One of the things one learns in a monastery is that each day and each experience and each person in our lives is playing a role in our conversion into the person God is longing for us to become.
That said, the response we have to these influences is still a choice. One can fold inward, isolate, become paranoid or angry or delusional in our solitude, or we can chose to see challenges as an opportunity for self-compassion. And the odd thing is that when we are compassionate with ourselves, we become compassionate with those around us. When we see our own fears, we see the fears of others more clearly. When we see our own pride, we can have compassion about the pride of others. When we can access our own regrets or the grief of betrayals, then we can have compassion not only for those around us who experience regret or betrayal, we can even be compassionate with those who perpetrate betrayal or inspire regret.
The bees on the roof of our cathedral are communal. This is why the Mormons, who survived (though perhaps just barely) the trip across the wilderness, used the bee hive as their main symbol of being church together. The head-honcho’s house in Salt Lake City is named for a beehive, and the cupola on the top of his house is an actual carved beehive in gold leaf. And the great canopy over the altar of confession in Saint Peter’s Basilica in Rome is, if you look carefully between the leaves and vines in gold leave, covered with carved bees – only visible a few inches away.
We have made the Last Supper into a myriad of liturgies over the centuries and each reflects the tastes of those who promote and design them. But in the end, if we were to excavate the liturgies, we would find a group of scared, hopeful, grief-stricken, and somehow wondering men and women gathering in a darkened upper room (away from the street, away from windows and doors) in order to be together one last time. And knowing that this would be the one last meal together, the one thing Jesus tries one last time to teach them is humility. He chastises false, super-humility. He then returns to teaching real, kind, gentle humility with a towel and a bowl of warm water, on his knees.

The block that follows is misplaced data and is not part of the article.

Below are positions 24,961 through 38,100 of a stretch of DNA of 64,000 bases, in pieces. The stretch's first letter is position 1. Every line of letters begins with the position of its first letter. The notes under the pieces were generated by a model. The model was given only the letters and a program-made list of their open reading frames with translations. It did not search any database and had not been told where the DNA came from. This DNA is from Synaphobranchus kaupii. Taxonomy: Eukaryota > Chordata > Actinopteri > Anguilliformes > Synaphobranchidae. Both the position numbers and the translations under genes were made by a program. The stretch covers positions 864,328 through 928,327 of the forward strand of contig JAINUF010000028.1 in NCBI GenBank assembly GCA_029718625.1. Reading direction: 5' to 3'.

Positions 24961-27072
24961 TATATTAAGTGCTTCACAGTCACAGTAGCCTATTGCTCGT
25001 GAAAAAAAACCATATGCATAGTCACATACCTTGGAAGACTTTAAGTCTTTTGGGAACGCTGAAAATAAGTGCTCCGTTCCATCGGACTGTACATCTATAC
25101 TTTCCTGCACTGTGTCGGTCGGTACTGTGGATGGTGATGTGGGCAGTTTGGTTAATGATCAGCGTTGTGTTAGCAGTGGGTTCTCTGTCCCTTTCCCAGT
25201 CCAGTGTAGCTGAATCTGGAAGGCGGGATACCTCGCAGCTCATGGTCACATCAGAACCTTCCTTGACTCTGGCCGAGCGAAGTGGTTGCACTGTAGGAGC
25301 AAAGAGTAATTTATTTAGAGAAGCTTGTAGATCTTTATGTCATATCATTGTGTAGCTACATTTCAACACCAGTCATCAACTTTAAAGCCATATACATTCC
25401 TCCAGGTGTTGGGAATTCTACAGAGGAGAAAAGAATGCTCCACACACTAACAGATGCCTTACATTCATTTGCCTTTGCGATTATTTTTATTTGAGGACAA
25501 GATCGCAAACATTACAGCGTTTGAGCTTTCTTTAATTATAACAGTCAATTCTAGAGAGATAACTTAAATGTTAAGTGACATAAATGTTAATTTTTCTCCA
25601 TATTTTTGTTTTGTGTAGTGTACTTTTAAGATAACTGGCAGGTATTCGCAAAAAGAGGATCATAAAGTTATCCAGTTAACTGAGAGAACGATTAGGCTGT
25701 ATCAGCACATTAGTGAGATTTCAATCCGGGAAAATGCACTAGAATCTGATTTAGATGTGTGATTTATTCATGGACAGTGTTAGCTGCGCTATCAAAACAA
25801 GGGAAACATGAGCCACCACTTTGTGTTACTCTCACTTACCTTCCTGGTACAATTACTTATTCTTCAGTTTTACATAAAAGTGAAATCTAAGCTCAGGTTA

What would it be like for us to drop our self-judgement in such a way that self-compassion were to invite our own ability to pour our own bowl of warm water and soak our tired feet? And then what would it be like to pour some lavender oil in the hot water? And some sea salt? And what if we were able to sit still long enough for the heat to move up our legs and into our exhausted hearts? Might not our next impulse be to pour a symbolic foot-bath for someone else in the form of conversation, a gentle touch, a kind look- the teenager who is on our last nerve? The spouse who is not listening. The mother in law whose demands seem incessant? The old lady at the checkout line bagging groceries too slowly for our hurried, frantic, caffeinated schedule?
What if peace is not just how we are with others, but how we are with ourselves in the presence of our loving, kind, longing God? And if we all gather around that love the way bees gather around honey, might that not change things?